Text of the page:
by Roger Dale Trexler
Stephanie and I lay for the last time beneath the trees, and watched the sky boil.
Above us, the clouds rolled in upon themselves, a mélange of colors, all dark and foreboding. The breeze grew warmer by the moment. It was still comfortable but, soon, the heat would grow unbearable. We would not leave here, though.
It was our special place, and we wanted to be together in the end.
It took nearly one hundred years, but the chain reaction in the atmosphere finally reached critical mass. The final fires came. We all knew the stories of how the scientists had thought they’d set fire to the atmosphere with the first nuclear tests. But, it didn’t happen — then. They were laughed at as foolish scientists then; no one was laughing now.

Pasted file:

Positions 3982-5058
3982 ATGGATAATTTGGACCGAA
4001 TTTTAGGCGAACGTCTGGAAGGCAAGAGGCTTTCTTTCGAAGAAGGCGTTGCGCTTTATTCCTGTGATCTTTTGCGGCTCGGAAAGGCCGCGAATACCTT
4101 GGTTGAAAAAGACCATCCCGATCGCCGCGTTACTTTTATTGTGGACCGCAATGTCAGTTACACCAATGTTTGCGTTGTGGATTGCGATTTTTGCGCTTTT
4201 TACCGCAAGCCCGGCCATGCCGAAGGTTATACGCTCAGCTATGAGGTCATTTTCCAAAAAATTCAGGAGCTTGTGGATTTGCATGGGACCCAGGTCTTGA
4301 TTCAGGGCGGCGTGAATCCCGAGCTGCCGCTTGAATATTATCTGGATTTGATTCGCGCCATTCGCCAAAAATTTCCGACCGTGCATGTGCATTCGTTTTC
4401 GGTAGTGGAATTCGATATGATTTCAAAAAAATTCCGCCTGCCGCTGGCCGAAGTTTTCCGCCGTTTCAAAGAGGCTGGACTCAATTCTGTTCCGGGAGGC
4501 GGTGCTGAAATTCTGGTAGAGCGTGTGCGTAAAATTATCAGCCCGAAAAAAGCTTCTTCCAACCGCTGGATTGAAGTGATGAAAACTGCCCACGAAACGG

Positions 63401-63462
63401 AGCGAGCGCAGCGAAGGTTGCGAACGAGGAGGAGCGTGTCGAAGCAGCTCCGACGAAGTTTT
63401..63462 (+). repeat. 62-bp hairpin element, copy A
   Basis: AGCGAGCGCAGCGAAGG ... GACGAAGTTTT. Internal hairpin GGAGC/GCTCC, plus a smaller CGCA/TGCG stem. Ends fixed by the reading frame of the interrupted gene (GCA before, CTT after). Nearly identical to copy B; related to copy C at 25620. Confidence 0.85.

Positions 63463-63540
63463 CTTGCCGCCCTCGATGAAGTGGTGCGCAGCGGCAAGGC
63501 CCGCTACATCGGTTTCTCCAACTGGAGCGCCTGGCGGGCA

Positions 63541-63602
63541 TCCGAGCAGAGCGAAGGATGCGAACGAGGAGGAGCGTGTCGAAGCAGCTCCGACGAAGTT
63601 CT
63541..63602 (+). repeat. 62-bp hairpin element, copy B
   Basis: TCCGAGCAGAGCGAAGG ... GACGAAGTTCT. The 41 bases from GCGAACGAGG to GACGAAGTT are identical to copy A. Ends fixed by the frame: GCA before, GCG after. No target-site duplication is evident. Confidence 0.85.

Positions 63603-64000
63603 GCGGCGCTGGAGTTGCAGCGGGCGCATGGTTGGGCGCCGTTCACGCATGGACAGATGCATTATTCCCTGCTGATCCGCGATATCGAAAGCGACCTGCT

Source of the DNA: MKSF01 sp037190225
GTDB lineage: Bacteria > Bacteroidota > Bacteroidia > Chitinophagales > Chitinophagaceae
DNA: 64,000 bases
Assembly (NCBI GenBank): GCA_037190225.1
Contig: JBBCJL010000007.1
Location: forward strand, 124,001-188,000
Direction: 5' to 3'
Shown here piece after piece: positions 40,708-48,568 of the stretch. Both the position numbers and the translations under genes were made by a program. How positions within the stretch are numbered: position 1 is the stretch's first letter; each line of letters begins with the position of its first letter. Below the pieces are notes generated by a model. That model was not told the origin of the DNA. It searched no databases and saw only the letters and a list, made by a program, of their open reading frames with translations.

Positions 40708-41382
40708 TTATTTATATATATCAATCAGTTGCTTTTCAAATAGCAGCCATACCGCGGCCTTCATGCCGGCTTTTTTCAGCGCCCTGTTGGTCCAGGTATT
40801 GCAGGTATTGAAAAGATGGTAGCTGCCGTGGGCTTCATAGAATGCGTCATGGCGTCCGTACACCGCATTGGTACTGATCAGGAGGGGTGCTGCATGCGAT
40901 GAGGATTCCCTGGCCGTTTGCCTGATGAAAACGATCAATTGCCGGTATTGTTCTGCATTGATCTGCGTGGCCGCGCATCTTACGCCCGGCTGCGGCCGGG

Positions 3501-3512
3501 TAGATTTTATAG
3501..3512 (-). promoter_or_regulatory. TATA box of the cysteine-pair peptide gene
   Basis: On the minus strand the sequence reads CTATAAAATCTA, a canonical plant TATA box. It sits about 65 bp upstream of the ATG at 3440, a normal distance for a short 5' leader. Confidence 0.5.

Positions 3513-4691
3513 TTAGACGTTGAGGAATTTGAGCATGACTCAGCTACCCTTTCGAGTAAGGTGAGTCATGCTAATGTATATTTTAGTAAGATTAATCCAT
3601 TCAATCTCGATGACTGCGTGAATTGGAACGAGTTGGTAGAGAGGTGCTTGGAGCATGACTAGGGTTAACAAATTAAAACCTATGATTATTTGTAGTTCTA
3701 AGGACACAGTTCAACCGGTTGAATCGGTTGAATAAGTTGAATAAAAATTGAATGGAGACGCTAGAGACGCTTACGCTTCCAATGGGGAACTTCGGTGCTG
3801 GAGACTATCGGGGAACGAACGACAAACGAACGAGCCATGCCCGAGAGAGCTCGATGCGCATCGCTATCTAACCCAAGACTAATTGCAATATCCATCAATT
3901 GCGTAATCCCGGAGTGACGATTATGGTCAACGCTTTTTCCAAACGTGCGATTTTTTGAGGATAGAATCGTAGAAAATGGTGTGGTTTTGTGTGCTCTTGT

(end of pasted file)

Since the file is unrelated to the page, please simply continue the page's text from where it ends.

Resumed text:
Fortunately for them, the scientists who had started the hidden inferno were long dead before what had been confused for decades as global warming became evident as their worst fears realized.
The very oxygen we breathed was on fire.
No one knew what to do. It was too late now.
The earth was burning.
I pulled Stephanie close as the red clouds of flame rolled toward us.
“I love you,” I said as a blast of heat singed our hair.
Turning, her lips already chapped, she kissed me.
It was our goodbye kiss.
And, as the world burned, the tears of one hundred billion eyes crying in unison were not enough to extinguish the flames.